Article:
Big 33 List

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Every year for my birthday I have this funny little tradition of making a “Big ___ List” (insert number of years old). Each year, I make a bucketlist of goals/activities to try for the following year. There is one list item for each year old I turn.

(By the way, the Garden Arch picture is up there because it was an item on my Big 32 List!)

BIG 33 List:

  1. Get a Hammock
  2. Plant a fruit tree
  3. Read a Classic (I always put this one on the list, but I need a suggestion)
  4. Have a baby boy/4th Child (pretty inevitable this November… 🙂
  5. Make homemade croissants
  6. Go Camping with the whole family
  7. Have a “no spending month”
  8. Get awesomely fit after pregnancy
  9. Go see a musical in Denver
  10. See another cirque du soleil show
  11. Visit a new place
  12. Finish the Bellwether series
  13. Create/design a “sacred space”
  14. Go to the KS State Fair
  15. Finish the dining room redo
  16. Have a great solid first year of homeschooling
  17. Keep moving towards “Clearing” and minimalism in our house
  18. Complete the UNC tree walk and learn some new tree names
  19. Do the Nature Pal Exchange with the kids
  20. Finish my braided rug
  21. Finish my sunshine quilt (I hate to admit but this has been on at least 4 years of lists)
  22. Always make a double batch when cooking
  23. Be a better friend when it comes to birthdays/gifts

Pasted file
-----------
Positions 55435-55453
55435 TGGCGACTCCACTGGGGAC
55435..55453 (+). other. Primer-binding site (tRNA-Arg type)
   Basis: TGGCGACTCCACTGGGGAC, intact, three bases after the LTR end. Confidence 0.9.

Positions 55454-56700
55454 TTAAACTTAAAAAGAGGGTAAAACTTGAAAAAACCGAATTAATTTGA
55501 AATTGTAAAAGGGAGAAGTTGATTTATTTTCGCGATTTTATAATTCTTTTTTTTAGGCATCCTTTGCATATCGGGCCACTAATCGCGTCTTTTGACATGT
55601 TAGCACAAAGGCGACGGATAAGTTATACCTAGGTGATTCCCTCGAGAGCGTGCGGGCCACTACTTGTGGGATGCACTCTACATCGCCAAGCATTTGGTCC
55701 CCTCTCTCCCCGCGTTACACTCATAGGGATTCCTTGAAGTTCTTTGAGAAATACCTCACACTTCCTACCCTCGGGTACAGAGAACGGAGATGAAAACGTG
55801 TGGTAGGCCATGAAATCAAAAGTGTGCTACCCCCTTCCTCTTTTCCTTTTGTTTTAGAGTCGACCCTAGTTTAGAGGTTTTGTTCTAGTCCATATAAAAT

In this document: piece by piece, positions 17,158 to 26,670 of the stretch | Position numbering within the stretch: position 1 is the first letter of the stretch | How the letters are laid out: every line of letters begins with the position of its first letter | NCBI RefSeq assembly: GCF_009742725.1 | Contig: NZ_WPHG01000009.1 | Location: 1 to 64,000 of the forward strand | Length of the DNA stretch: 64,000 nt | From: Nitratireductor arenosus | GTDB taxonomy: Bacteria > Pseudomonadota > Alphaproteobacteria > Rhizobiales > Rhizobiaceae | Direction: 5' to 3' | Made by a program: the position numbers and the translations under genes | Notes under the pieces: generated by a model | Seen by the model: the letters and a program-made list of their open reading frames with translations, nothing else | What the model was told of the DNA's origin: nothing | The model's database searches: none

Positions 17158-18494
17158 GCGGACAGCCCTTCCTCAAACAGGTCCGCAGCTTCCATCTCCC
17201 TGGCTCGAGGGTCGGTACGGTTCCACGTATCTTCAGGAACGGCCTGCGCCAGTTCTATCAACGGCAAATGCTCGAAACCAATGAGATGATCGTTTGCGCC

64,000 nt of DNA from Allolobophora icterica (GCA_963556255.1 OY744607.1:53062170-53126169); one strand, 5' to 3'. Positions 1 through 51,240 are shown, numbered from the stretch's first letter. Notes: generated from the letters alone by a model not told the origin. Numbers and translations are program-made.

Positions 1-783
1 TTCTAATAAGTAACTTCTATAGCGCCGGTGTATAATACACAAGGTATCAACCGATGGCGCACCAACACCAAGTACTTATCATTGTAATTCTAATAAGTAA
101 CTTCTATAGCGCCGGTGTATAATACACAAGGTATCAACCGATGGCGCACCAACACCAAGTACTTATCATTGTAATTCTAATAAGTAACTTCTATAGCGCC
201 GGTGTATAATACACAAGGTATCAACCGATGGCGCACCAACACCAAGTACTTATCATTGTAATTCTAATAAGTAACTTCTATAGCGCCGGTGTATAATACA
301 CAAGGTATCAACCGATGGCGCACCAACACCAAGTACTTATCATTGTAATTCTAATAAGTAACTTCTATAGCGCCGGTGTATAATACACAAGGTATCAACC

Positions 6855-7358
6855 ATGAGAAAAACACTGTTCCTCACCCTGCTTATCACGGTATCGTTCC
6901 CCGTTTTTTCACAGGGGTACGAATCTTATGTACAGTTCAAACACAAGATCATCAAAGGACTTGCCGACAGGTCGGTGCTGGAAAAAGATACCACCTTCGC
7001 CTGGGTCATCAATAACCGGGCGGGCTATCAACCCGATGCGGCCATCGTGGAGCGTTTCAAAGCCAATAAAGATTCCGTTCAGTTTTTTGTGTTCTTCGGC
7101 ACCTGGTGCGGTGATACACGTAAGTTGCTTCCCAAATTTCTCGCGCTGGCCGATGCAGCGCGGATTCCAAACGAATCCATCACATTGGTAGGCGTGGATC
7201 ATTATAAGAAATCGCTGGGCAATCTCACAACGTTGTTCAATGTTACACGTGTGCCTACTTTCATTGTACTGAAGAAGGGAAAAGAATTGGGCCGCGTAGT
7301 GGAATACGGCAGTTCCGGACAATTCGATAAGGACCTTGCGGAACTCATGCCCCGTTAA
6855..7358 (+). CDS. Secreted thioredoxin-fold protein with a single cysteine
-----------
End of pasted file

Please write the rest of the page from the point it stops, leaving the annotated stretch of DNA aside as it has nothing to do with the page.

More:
24. Get something published in Uppercase Magazine
  25. Stop texting and looking at my phone while driving
  26. Redo my kitchen countertops
  27. Keep in monthly blog log of our homeschooling adventures
  28. Learn how to wire a light.
  29. Drive the Poudre Canyon road during the peak of fall colors.
  30. Eat at Acorn in Denver (or….. other suggestions?)
  31. Eat more vegetables/Get my kids to eat more vegetables
  32. Apply for an artist in residence program
  33. Don’t cut my hair so I can actually grow it out

An Update on Beatrice & on Us

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How’s B doing?

A few weeks ago our 1 and a half year old, Beatrice, caught a stomach bug and threw up all night and the next day. The following day she had four seizures in about 20 hours.

After the third seizure Betony and I found ourselves driving to the Children’s Hospital emergency room at 4am. We watched an incredible moon-setting and sunrise on our drive. I remember humming a hymn and Betony praying. I’m sure we were quite sleep deprived as we cried and felt so much fear for B.

They let us know at Children’s that this was actually normal; that when a child is coming out of a stomach virus it can cause a seizure or cluster of seizures to occur. We’d never heard that.